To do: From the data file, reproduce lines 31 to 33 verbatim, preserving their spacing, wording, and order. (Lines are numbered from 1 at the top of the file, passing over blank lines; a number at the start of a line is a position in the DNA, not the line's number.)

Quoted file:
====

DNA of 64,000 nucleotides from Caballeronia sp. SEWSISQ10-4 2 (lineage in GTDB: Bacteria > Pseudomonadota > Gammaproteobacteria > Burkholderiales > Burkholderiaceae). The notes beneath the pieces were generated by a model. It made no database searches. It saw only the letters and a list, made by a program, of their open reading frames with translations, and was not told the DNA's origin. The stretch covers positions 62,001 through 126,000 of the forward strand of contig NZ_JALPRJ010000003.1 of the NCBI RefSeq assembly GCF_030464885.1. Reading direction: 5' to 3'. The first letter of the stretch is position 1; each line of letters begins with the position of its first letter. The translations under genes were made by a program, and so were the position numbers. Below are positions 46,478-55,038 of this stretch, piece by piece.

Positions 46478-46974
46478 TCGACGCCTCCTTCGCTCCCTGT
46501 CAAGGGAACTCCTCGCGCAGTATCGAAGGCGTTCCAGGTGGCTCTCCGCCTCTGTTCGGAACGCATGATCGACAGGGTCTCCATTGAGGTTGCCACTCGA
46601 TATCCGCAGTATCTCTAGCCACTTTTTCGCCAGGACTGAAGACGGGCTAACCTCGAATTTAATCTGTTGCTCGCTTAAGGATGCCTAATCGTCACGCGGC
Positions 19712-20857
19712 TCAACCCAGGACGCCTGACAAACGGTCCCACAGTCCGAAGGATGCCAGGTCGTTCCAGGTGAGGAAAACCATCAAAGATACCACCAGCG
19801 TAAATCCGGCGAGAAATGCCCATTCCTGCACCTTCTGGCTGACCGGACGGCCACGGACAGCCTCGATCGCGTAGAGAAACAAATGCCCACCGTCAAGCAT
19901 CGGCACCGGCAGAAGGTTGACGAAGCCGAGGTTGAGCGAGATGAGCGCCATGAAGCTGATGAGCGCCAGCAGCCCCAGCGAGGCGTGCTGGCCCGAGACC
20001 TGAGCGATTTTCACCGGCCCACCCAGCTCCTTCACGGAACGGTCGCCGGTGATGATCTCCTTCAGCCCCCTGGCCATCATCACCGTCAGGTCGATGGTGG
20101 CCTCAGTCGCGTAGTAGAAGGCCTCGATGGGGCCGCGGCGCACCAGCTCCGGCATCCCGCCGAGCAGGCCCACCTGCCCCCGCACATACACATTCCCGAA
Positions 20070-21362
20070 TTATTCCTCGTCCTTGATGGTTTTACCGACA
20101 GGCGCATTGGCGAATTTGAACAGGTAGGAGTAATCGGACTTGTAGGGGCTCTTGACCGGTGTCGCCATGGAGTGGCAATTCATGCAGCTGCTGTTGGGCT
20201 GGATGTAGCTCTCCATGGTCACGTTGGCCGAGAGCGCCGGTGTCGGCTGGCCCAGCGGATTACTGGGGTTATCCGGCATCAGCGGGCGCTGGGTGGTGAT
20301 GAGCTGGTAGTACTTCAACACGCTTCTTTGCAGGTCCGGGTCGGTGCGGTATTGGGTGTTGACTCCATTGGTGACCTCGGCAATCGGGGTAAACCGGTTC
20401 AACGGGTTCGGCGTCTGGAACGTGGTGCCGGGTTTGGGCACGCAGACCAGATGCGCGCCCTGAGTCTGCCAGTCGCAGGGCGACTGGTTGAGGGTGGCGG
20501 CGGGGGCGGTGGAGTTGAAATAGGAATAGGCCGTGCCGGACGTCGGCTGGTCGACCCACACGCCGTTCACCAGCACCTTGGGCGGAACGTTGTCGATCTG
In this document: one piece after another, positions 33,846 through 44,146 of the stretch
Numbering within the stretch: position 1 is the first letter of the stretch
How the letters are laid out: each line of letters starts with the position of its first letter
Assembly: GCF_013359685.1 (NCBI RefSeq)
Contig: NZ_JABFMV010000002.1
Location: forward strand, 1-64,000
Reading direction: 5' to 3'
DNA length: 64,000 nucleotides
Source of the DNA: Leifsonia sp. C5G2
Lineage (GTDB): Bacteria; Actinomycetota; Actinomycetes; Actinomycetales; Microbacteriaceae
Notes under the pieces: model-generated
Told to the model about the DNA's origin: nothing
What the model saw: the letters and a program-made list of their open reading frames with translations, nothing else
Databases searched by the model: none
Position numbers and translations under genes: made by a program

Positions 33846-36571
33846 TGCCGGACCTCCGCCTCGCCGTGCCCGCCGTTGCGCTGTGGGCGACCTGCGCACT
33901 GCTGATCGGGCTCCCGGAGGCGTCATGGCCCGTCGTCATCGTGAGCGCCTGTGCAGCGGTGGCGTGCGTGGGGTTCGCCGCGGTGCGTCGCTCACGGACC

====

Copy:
What the model saw: the letters and a program-made list of their open reading frames with translations, nothing else
Databases searched by the model: none
Position numbers and translations under genes: made by a program